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Book Review: Thomas Piketty, Capital in the Twenty-First Century (Cambridge, Mass., Belknap Press of Harvard, 2014)
Raymond Richman, 3/24/2015

The author attempts to prove that “a market economy based on private property, if left to itself, contains powerful forces” that result in increasingly, unequal distribution of income and wealth which is “potentially threatening to democratic societies and to the values of social justice on which they are based … The principal destabilizing force has to do with the fact that the private return on capital, r, can be the significantly higher for long periods of time than the rate of growth of income and output, g.” Many economists agree that with his conclusion that income or wealth inequality has been increasing and some disagree with his methodology, his data, his conclusions, or his policy proposals. One noted economist has said, “So what?” Capitalism has made possible the huge increase in the welfare of workers and the middle class. As Keynes concluded in 1920, you cannot have economic growth without income inequality.

Piketty differs from Marx who argued that the capitalist contradiction was that the rate of return tends to fall, not increase, over time. Piketty’s view is just the opposite although some have called him a Marxist because of his policy proposals. What all the critics and supporters and Marxists alike seem to lack is an understanding of the reason economies keep growing which maintains the rate of return on capital. The reason is innovation and invention. To induce invention and innovation, governments grant patents and copyrights, legal monopolies, for a limited number of years. And the monopoly rate of return is greater than the competitive rate as a rule. Failure to recognize this fact is what makes Piketty’s Capital just a political tract.  

In his introduction, Piketty lists as the major result of his study the conclusion that “the dynamics of wealth distribution reveal powerful mechanisms pushing alternately toward convergence and divergence.” But he is wrong then he states that “there is no natural, spontaneous process to prevent destabilizing inegalitarian forces from prevailing permanently.”  Most monopolies are created by law and are limited by law and by the competition of similar products. Monopolistic competition, Prof. Edward Chamberlain’s great contribution to economics, is the force that determines price and ultimately rates of return. Besides what really matters is inequality of consumption and based on physical appearance the rich eat less, wear one suit or dress at a time, sleep in one bed, etc. Museums, universities, hospitals, libraries, and charities are what the billionaires spend most of their money on, and income, inheritance, gift, and estate taxes take much of the rest.

Piketty is not clear of that his major concern is. He confuses income and wealth. He shifts after his Fig 1 "Income inequality in the US," to discussing the distribution of wealth. The word “innovation” does not appear in the index nor the word “invention,” nor the phrase “patents and copyrights” although these are the principal causes of the unequal distribution of wealth.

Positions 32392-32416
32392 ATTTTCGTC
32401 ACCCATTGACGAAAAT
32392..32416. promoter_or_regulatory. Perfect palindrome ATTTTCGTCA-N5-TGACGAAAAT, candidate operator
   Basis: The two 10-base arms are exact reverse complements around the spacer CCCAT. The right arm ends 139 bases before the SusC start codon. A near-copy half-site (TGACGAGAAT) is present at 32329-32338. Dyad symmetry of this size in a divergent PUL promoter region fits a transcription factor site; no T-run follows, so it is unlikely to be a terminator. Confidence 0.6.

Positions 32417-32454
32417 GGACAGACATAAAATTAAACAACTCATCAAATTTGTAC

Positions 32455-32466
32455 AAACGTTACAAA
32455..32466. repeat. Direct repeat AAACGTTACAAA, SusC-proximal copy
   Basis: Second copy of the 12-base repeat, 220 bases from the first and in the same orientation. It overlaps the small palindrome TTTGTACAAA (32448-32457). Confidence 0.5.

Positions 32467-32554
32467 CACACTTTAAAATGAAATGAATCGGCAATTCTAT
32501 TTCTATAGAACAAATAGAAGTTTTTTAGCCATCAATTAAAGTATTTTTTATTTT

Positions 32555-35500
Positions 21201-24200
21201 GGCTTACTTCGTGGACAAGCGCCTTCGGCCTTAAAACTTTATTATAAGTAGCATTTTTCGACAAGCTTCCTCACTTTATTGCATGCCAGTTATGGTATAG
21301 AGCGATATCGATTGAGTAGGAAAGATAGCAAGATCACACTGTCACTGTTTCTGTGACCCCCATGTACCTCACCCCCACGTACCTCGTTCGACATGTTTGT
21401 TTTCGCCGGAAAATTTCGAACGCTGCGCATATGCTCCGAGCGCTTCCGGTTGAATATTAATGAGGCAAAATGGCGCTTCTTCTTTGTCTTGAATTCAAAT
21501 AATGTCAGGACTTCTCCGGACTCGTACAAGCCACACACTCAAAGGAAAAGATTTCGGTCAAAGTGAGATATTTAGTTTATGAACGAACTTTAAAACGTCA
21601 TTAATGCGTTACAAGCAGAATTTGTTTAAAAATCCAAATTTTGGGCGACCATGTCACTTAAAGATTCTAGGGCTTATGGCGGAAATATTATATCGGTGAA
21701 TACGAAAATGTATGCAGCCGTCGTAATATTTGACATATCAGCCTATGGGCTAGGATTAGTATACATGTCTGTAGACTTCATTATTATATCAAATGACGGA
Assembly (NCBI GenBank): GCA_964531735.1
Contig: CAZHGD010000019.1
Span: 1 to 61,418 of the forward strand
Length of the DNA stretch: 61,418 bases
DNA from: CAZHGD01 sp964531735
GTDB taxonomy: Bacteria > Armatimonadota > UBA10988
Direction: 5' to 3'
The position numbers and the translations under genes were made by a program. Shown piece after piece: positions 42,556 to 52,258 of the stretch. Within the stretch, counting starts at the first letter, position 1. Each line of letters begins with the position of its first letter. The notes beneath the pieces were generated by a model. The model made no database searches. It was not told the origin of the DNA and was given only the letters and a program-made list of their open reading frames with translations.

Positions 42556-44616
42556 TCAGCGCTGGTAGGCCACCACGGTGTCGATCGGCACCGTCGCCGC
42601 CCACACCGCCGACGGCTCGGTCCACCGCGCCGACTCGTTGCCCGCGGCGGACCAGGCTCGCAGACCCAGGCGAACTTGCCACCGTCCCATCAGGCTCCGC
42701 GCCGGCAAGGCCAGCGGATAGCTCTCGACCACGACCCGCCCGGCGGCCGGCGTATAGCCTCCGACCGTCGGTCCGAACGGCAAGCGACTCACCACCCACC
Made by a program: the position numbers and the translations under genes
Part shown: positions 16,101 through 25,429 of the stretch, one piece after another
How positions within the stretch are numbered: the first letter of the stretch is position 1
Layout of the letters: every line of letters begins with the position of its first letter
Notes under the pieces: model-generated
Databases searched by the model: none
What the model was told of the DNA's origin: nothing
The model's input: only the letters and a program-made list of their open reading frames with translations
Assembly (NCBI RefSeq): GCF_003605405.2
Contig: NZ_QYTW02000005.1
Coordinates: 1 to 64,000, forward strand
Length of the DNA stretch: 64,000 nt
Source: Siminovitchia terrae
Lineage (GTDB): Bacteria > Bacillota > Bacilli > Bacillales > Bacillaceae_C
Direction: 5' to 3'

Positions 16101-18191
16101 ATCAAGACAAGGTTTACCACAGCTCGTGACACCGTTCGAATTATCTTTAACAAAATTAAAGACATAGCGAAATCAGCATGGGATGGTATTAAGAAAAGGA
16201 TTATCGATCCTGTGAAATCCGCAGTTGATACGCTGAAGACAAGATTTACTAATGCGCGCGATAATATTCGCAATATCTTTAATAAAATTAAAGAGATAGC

He writes, “as I will frequently show in what follows, the history of income and wealth is always deeply political, chaotic, and unpredictable. How this history plays out depends on how societies view inequalities and what kinds of policies and institutions they adopt to measure and transform them.” We can agree with this.

What is his prescription for dealing with the “problem” of inequality? He writes, “Many observers deplore the absence of any real “return of the state” to managing the economy. They hold that the Great Depression, as terrible as it was, at least deserves credit for bringing about radical changes in tax policy and government spending.”

We disagree with the notion that the state is a benign player in the economy. For example, the state abetted by the Fed caused the Great Recession by its foolish meddling with the economy, particularly the sad effects of the Community Investment Act of 1977 and the failure of the Fed to maintain lending standards as it was legally obliged to do. The reality is that the measures taken by government since 2009 have slowed the recovery in my view. He thinks a marginal income tax rate of 80% would be appropriate.

He proposes an annual “global” tax on capital. Possible rates could be a tax of 1 percent on net assets between 1 and 5 million Euros, 2 percent on net assets over 5 million, or possibly 5 or 10 percent on net assets over 1 billion. He proposes a redistribution of petroleum rents because petroleum seems limited to a few lucky countries and allow people to migrate from poor to rich countries.

The author demonstrates no ability to analyze economic cause and effect. As mentioned above, it is a political tract like Marx’s Das Capital, and equally bad economics. Like Marx, from historical data, he derives what appears to be a fundamental trend. But the trend depends on the pace of innovation and invention. Picketty does not try to explain the cause of the changes in the data he observes. He believes they show a trend which he calls a la Marx the fundamental  “capitalistic contradiction.” But like Marx, he is wrong.

The survival of capitalism depends on continued innovation and invention. The inequality of wealth was exacerbated in recent years by the Fed’s quantitative easing, printing money and lowering  interest rates. Combined with a modest economic recovery, lower interest rates caused a rise in the values of securities and real estate, which are simply the capitalized value of an expected stream of income. When interest rates fall, asset prices rise; when interest rates rise, the values of securities and real estate fall.  It was not a capitalist contradiction .  

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